The striker, who attended practice with his new team for the first time on Thursday, got emotional during a video call to his parents on his YouTube show "Naked Humans" when explaining his decision to join MLS and stated that "it's the beginning of retirement," but after criticism from some quarters the 31-year-old former Sevilla striker set the record straight.
"It's so simple," said Hernandez in Thursday's introductory press conference. "I think all over the world, but [especially] in my country we love and we are like obsessed with drama and excess.
"And so when you say 'retirement' it's like 'oh, tomorrow he's going to announce retirement,'" he continued. "They didn't really listen to what I said, 'the beginning of the retirement.' The retirement could last 10 years, you never know."
Hernandez returns to North America after almost 10 years in Europe and has no regrets about a career there that included successful stints at Manchester United, Bayer Leverkusen and Real Madrid, picking up two Premier League winners medals and the Club World Cup title.
"I did everything that I could," said the Guadalajara native. "There were people who didn't play me and let me express myself as I would've liked, but it's part of football.
"I come back as a Mexican football legend, as much as some may be bothered by that."
Hernandez described the move to Galaxy as a "win, win, win, win" and mentioned that his ambitions have no limits, given that he's already achieved more than he thought imaginable.
"To go from doubting whether to retire at Chivas, to playing at Manchester United within a year and a half," said Hernandez. "To go through the retirement of Alex Ferguson, who most of humanity, and myself, thought would never retire from Manchester United. He retired when I was there. And I scored the last goal of his era.
"How do I imagine it [at Galaxy]? I signed for three years plus an additional one, hopefully there are four years and each year brings a title."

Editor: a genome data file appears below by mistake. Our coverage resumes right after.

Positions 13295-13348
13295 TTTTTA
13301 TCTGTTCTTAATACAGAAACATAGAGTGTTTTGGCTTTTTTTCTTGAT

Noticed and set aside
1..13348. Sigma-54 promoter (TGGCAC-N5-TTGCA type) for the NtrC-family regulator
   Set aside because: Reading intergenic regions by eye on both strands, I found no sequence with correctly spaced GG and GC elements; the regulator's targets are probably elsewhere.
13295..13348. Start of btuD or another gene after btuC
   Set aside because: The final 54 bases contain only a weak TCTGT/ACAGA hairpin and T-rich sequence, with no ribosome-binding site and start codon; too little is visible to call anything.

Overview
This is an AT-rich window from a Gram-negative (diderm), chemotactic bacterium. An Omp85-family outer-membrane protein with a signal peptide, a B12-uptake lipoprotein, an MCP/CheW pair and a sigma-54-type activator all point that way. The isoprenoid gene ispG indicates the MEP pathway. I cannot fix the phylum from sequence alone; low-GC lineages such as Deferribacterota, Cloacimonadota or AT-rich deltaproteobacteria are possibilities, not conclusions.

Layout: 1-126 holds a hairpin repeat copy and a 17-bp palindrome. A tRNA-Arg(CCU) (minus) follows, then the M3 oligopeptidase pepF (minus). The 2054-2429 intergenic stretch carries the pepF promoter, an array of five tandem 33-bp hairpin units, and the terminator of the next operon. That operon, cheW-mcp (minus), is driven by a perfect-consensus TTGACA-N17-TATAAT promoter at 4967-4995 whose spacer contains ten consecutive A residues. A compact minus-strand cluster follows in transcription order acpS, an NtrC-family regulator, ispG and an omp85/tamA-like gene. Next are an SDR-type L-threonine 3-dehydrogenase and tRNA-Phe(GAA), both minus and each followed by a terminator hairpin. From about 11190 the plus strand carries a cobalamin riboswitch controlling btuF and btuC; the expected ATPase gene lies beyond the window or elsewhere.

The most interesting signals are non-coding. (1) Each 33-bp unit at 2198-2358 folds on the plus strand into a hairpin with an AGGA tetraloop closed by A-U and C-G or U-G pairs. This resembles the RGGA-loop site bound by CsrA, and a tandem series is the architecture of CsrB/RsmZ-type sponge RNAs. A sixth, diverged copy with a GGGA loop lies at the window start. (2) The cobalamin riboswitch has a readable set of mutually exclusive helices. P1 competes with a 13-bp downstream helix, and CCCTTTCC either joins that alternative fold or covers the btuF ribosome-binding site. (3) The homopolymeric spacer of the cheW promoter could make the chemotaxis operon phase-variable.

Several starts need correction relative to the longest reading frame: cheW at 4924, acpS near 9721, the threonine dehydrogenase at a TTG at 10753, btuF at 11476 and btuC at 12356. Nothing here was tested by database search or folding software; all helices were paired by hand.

Hernandez's transfer to the Galaxy also heralds a new era in the fledgling "El Trafico" rivalry with LAFC and reigning MLS MVP Carlos Vela, who played in Chivas' youth teams alongside Hernandez. The two friends spoke about Hernandez's move, but the former Manchester United player wasn't giving much away: "We're not going to say what we talked about."
The top goal-scorer in the history of the Mexico national team already knows Los Angeles from many trips representing El Tri, which is invariably treated as the home team at the Rose Bowl by California's massive Mexican-American population. Hernandez was greeted at the airport by hundreds of noisy fans when he arrived with his young family Wednesday night.
"I've been playing in this country since I was 16 years old," he said. "I've won a lot of games here, and I've been treated with a lot of value and respect. I want that, and it's coming from the best club in the USA. They came to get me, and that speaks of what they think of me."
While the Galaxy made major improvements and reached the playoffs last season behind Zlatan Ibrahimovic's franchise-record 30 goals, they desperately needed another top-flight striker at the center of coach Guillermo Barros Schelotto's attack when Ibrahimovic chose to return to Europe. Unlike most MLS clubs, the Galaxy have the money to go get elite talents, even in the January transfer window.
Hernandez is well aware of the five-time MLS champions' history of landing world-class players, reeling off his own list of favorites: "Robbie Keane. Steven Gerrard. Giovani Dos Santos. Jonathan Dos Santos. Zlatan Ibrahimovic. Landon Donovan. David Beckham, that's the most iconic one, obviously. And then my name is over those. I'm just so blessed and so humble that I can be a part of all this."
The speedy, shifty Hernandez likely fits Schlelotto's style even better than the hulking Ibrahimovic, and the Argentine coach worked aggressively behind the scenes to land Hernandez.
"More than anybody, Guillermo was involved in making it happen," said Galaxy general manager Dennis Te Kloese, who has known Hernandez since the player's childhood.
"In the end, it had to do with Javier's interest in being a part of this organization because he's going to be in a team and with a coach who has a lot of trust in him,"Te Kloese said.
Hernandez will make his MLS debut on Feb. 29 on the road against the Houston Dynamo.
Information from the Associated Press was used in this story.
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